1. Open the Settings app on your Apple Watch.
  2. Scroll down and tap Passcode.
  3. Tap Turn Passcode On.
  4. Enter a passcode to lock and unlock your Apple Watch.

If you’d like your iPhone to unlock your Apple Watch, you can enable the Unlock with iPhone switch; I also recommend enabling the Wrist Detection switch for extra security.


Let us know in the comments.

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How to add, remove and rearrange apps in your Apple Watch’s Dock

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The Dock on your Apple Watch lets you open your favorite apps or go from one app to another…. Read the rest of this post here

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Snapchat and Instagram remove Giphy feature due to racial slur GIF

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Snapchat and Instagram have temporarily removed their Giphy GIF sticker features after users saw an extremely racist GIF as an option to add to their images. Snapchat confirms to TechCrunch “As soon as we were made aware, we removed the GIF and have disabled Giphy until we can be sure that this won’t happen again . . . while we wait for Giphy’s team to take a look at it.”

A source tells TechCrunch the same racist GIF was spotted in Instagram as well, indicating that Giphy is at fault. A tweet by Lyauna Augmon shows the GIF being used within Instagram. Giphy appears to have removed the GIF as it’s no longer available in Instagram. An Instagram spokesperson tells TechCrunch “This type of content has no place on Instagram. We have stopped our integration with Giphy as they investigate the issue.” The company confirms the change has been made but might take some time to propagate to all users.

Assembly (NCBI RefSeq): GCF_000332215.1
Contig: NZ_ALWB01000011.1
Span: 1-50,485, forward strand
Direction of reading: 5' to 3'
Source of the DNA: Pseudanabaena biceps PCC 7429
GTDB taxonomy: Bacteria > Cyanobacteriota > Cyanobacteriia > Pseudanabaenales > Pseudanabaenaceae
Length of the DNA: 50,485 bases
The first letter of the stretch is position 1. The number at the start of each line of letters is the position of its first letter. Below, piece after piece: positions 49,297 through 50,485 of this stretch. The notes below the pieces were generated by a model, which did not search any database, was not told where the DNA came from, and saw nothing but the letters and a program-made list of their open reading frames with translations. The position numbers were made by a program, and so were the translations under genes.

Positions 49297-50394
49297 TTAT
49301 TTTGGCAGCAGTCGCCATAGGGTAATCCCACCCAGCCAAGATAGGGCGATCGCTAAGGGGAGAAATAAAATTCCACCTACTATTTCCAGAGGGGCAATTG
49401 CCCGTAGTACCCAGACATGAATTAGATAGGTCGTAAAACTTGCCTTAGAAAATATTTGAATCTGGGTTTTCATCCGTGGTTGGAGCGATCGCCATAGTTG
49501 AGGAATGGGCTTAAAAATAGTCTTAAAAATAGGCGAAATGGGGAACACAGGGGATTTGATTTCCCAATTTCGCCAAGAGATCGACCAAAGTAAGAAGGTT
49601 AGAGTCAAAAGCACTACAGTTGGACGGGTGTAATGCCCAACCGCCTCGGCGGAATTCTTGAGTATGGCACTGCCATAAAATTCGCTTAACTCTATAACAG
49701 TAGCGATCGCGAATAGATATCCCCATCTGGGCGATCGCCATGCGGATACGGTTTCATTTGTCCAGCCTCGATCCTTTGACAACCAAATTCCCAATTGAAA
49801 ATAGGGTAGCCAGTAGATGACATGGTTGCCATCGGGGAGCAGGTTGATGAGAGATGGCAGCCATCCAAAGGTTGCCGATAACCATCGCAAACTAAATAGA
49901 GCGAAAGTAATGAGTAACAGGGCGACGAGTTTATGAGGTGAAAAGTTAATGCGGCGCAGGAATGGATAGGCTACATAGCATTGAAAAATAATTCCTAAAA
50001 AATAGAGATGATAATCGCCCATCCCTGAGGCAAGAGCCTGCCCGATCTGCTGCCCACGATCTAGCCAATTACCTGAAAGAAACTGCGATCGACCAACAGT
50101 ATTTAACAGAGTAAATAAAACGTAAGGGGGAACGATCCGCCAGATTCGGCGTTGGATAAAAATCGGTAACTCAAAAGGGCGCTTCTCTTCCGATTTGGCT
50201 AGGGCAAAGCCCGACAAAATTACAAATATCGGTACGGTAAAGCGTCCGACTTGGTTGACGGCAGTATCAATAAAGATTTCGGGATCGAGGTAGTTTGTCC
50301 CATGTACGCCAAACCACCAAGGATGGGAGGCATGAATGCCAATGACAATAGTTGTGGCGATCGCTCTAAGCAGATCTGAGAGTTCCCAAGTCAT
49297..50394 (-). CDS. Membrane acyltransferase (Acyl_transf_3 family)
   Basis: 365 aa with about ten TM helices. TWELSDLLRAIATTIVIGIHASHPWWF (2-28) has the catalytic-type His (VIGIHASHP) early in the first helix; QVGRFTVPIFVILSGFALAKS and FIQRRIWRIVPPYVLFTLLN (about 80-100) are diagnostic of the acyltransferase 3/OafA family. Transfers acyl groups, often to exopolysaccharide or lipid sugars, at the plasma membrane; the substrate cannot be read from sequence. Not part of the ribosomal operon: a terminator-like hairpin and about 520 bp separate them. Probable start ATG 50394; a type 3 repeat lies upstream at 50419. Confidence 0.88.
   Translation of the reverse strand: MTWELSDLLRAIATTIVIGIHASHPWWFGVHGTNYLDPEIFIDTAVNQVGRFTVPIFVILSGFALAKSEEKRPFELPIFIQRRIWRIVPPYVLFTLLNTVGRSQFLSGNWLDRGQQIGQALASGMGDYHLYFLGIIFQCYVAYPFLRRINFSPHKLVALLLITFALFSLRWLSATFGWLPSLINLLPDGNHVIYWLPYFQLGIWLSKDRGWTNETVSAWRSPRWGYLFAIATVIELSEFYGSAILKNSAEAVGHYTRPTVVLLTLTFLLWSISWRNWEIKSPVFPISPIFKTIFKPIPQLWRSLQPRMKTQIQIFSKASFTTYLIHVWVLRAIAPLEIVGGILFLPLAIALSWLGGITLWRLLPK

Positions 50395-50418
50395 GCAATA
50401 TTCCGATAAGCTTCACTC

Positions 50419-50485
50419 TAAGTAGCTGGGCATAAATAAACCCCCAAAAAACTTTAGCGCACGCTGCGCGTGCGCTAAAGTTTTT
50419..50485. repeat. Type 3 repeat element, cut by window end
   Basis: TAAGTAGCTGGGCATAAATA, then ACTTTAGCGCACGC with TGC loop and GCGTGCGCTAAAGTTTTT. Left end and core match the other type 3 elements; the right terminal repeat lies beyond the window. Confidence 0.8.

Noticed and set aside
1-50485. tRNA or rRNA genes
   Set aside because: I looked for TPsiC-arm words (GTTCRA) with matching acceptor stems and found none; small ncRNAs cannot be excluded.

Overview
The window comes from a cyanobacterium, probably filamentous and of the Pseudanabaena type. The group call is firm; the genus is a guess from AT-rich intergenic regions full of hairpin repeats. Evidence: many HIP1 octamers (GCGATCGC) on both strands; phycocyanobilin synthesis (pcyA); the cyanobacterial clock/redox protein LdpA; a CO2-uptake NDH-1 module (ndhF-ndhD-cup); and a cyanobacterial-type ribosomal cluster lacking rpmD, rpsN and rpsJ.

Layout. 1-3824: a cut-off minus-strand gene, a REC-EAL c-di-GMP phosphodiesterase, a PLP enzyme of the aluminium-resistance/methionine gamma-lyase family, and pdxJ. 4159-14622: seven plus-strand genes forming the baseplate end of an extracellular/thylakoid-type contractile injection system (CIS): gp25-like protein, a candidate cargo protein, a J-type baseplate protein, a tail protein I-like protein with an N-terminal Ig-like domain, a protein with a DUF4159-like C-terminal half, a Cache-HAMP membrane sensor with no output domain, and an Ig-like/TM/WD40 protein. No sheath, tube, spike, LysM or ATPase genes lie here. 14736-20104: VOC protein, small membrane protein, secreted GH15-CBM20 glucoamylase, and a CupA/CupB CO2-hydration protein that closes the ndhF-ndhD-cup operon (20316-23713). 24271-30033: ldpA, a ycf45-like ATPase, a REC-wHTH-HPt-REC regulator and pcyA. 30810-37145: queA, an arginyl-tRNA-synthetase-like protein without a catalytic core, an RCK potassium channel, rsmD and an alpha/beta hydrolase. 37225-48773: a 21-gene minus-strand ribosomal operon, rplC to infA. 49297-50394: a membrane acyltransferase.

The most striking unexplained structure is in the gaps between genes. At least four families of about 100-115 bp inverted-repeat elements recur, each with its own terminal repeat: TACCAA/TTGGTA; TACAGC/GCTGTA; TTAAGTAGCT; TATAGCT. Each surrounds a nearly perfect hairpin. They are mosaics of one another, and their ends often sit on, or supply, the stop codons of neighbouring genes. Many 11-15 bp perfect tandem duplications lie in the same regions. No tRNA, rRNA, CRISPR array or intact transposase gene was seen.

[Update: This article has been updated to show that the GIF also appeared on Instagram, not just Snapchat.]

The Snapchat spokesperson says that all GIFs in Snapchat are meant to be “rated PG,” meaning they’re mostly suitable for the 13-and-up teens that are technically allowed on Snapchat.

The GIF includes disturbing text including a racial slur, which TechCrunch has blurred out below. It reads “N—– Crime Death Counter – Keep Cranking Bonzo, the Numbers Just Keep on Climbing!” TechCrunch received a screenshot of the GIF on Snapchat from a reader. Warning: The image below may be disturbing to some:

Snapchat’s official statement is “We have removed GIPHY from our application until we can be assured that this will never happen again.” A Snapchat spokesperson tells me the company is very sorry. The Giphy community guidelines prohibit this kind of objectionable content in the first place, but since it works like a search engine that indexes the top GIFs on the web, things can slip through.